While fellowships are awarded for both subject-specific and broader educational interests, faculty are encouraged to look for programs that nurture their professional passion. Please contact us with any questions about a program of interest at: rieckefellowship@achievefoundation.org.

In March of 2022, the Achieve Foundation awarded $5,103 for Michelle T. Riecke Teaching Fellowships, enabling five faculty members to participate in summer professional development programs. Congratulations to the following 2022 Riecke Fellows:

  • Caitlin Dennehy (South Orange Middle School special education teacher) will attend a weekend-long conference on Mindfulness & Education at the Omega Institute in Rhinebeck, NY.
  • CHS guidance counselor Karissa Handler will complete “College Advising Program” coursework through Teachers College at Columbia University.
  • Tuscan librarian and media specialist Amy Popp will attend the American Library Association (ALA) Annual Conference in Washington, D.C. in late June.
  • Matthew Rice (CHS) received funding to participate in a “Train the Trainer” course through the Transgender Institute.
  • Elana Ris, Math Recovery specialist at Seth Boyden School, will take the “Add+VantageMR Course 2” offered by the US Math Recovery Council.

SEE A LIST OF PRIOR RIECKE GRANT RECIPIENTS AND PROGRAMS ATTENDED HERE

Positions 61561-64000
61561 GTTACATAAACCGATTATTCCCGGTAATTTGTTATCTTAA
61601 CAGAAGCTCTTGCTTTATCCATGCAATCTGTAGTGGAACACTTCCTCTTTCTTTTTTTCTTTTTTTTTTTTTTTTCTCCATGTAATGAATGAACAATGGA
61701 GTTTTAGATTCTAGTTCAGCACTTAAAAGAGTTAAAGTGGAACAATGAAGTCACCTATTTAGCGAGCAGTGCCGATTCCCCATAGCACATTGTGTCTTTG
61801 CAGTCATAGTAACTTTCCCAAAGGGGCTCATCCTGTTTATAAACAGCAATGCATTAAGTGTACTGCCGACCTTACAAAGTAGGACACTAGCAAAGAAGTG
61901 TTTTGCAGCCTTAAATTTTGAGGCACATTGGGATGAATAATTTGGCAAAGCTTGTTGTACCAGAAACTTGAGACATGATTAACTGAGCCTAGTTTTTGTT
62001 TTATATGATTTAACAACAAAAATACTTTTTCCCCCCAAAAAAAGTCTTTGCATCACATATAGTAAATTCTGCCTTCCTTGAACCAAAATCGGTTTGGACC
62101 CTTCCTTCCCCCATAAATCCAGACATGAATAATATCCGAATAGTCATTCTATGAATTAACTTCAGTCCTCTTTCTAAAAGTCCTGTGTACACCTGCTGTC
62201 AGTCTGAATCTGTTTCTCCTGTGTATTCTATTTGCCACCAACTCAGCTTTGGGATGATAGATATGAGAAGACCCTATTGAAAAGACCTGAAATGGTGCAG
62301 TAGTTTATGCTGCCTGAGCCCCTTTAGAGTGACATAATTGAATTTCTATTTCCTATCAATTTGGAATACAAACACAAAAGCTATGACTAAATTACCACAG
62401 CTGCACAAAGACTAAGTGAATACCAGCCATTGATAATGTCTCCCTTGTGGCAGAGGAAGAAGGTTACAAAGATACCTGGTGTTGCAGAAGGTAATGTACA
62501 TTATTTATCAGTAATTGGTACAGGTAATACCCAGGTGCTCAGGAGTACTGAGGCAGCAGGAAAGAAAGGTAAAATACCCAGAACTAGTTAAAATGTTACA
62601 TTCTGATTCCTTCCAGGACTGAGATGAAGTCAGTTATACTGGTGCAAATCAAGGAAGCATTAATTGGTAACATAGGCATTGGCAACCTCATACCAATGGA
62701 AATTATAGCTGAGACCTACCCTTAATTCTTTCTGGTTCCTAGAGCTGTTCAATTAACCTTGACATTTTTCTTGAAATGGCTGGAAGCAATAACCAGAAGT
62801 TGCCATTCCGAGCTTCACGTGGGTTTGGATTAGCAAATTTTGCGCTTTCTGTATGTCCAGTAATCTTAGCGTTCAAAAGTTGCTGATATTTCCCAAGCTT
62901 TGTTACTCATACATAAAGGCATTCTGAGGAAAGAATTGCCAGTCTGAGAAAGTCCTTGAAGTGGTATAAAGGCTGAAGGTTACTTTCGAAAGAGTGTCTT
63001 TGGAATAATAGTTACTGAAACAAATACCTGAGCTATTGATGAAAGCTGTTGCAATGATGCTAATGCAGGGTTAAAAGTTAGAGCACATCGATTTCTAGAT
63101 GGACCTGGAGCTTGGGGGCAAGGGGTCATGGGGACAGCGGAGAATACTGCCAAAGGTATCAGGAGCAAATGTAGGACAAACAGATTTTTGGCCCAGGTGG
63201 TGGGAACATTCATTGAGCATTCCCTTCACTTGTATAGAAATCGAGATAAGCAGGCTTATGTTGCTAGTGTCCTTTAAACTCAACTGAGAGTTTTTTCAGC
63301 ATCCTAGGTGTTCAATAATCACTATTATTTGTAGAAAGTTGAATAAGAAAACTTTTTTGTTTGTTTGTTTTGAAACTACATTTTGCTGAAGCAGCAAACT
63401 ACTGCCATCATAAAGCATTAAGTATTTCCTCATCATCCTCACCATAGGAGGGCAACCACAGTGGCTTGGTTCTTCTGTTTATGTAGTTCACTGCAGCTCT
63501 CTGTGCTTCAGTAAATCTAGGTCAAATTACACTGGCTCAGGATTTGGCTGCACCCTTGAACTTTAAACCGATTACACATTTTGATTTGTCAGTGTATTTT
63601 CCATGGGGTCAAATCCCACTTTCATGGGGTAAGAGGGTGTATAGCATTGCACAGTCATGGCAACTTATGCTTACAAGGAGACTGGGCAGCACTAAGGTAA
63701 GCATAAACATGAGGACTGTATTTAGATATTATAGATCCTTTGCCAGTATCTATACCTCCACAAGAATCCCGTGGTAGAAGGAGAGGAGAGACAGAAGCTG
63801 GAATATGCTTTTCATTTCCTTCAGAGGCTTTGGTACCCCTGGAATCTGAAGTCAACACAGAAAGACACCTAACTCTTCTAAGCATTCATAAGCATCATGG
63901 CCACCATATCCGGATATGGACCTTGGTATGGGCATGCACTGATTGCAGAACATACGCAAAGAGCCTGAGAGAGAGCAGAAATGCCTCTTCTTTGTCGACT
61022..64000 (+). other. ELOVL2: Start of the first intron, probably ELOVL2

2021: Karissa Handler, NJ School Counselor Association’s Conference. 2021: Ray Mantes, Institute for Teaching Diversity and Social Justice. 2021: James Nugent, Project-based Learning for Advanced Placement Environmental Science. 2021: Amy Pitucco, Dialectical Behavior Therapy (DBT) Course. 2021: John Trieu, Project Adventure Training. 2020: Kristin Harris, Place-based Service Learning and Sustainability. 2020: Amy Schwinder, RESNA Assistive Technology Professional Online Course and Conference. 2019: Susan Brody and Maggie Tuohy, Hog Island Audubon Camp Educators Week. 2019: Shawana Andrews and Amy Rowe, Teachers College Reading & Writing Summer Institute. 2019: Donna Friedrich, The Neuroscience of Reading, MIT. 2019: Michelle Rhodes, National SEED Project Leaders Week, Wellesley College. 2018: Elana Ris, Supporting Mathematical Discourse in the Classroom, The Bank Street College in New York. 2018: Samantha Selikoff, middle school STEM instructor, Midwest conference of the American Society of Engineering Education. 2018: Claire Sinclair, Training Teachers in Restorative Practices, Bethlehem, PA. 2018: Christy Skawinski, International Literacy Association Conference, Austin, TX. 2017: Yves Hart, Julie Matthews, and Chelsea Olsen, Universal Design for Learning – Social Justice, University of Massachusetts, Boston 2017: Line Marshall, This World Music Summer Study in Cuba, University of Massachusetts, Amherst 2016: Diane Leick, American Speech Language Association (Remote learning) 2016: Kristin Pei and Suzanne Lanzafame, Reading and Writing Project, Columbia Teachers College, NY 2016: Danielle Perrotta, National Science & Technology Association STEM Forum/Expo, Boulder, CO 2016: Claire SInclair, Melissa Koes, Christine Fischetti, Martha O’Connor, Jessica Wheeler, Rebecca Vezza, and Laura Verniero, Handwriting Without Tears, Princeton, NJ 2016: Christy Skawinsky, Summer Institute on the Teaching of Reading, Columbia University Teachers College, NY 2016: W. Scott Stornetta, Drew AP Institute in Computer Science Principles, Madison, NJ 2015: James Cotter, College Board AP Annual Conference in Austin, Texas 2015: Lynn McGlotten and Liz Harris, MathCamp: Integrating the Common Core Shifts Into Math Instruction in New York, N.Y. 2015: Bebe Greenberg and Donna Grohman, Summer Institute at the Teachers College Reading and Writing Project in New York 2014: Victoria Schodowski, Universal Design for Learning, Center for Applied Special Technology in Wakefield, Mass. 2014: Debra Cecacci, Elizabeth Frascella, Susan Froelich and Mary Leocata, Authentic Feedback with Grant Wiggins, Authentic Education, in Hopewell, N.J. 2013: Arlene Aguirre and Katherine Fearon: Center for Applied Linguistics’ What’s Different About Teaching Reading to Students Learning English as ELL’s in Washington, D.C. 2013: Mark Richman, College Board AP Summer Institute in Statistics at Middlesex Community College in New Jersey 2012: Mark Harley and Heidi Welner, NASA’s Johnson Space Center Clouds Zero Gravity Program in Houston, Texas (program later postponed by NASA) 2011: Ann Bodnar, Joseph Ferriero, Yolande Fleming, Shea Levin and Marian Power, NCTM Algebra Readiness for Every Student Institute in Baltimore, Md. 2010: Patricia O’Connell, Scholastic Read 180 National Summer Institute in Nashville, Tenn. 2010: Phillip Lester, National At-Risk Conference (March 6-9, 2011) in Savannah, Ga. 2009: Mary Brancaccio: Creative Non-Fiction: Telling the Truth at Bard College in Annandale-on-Hudson, N.Y. 2009: Cathrine Evans, Maureen Davenport, Sue Donatelli, Kathy Shelffo and Lisa Heumann, Responsive Classroom Institute in New York, N.Y. 2008: Bebe Greenberg, Donna Grohman and Jennifer Smalletz, The August Institute on the Teaching of Writing at Columbia University, New York, N.Y. 2006: Peter Trebour and Thomas Whitaker, Advancement Via Individual Determination (AVID) Conference in San Diego, Calif. 2005: Noah Brauner, Computer-Aided Design Technology at New York School of Visual Arts in New York, N.Y. 2005: Kate Pfiefer, Counseling in Culturally Diverse Communities, Minuchin Center for the Family in New York, N.Y. 2004: Eve Kingsbury, Angela Medise and Valerie Sharp, National Differentiated Instruction Conference in Las Vegas, Nev.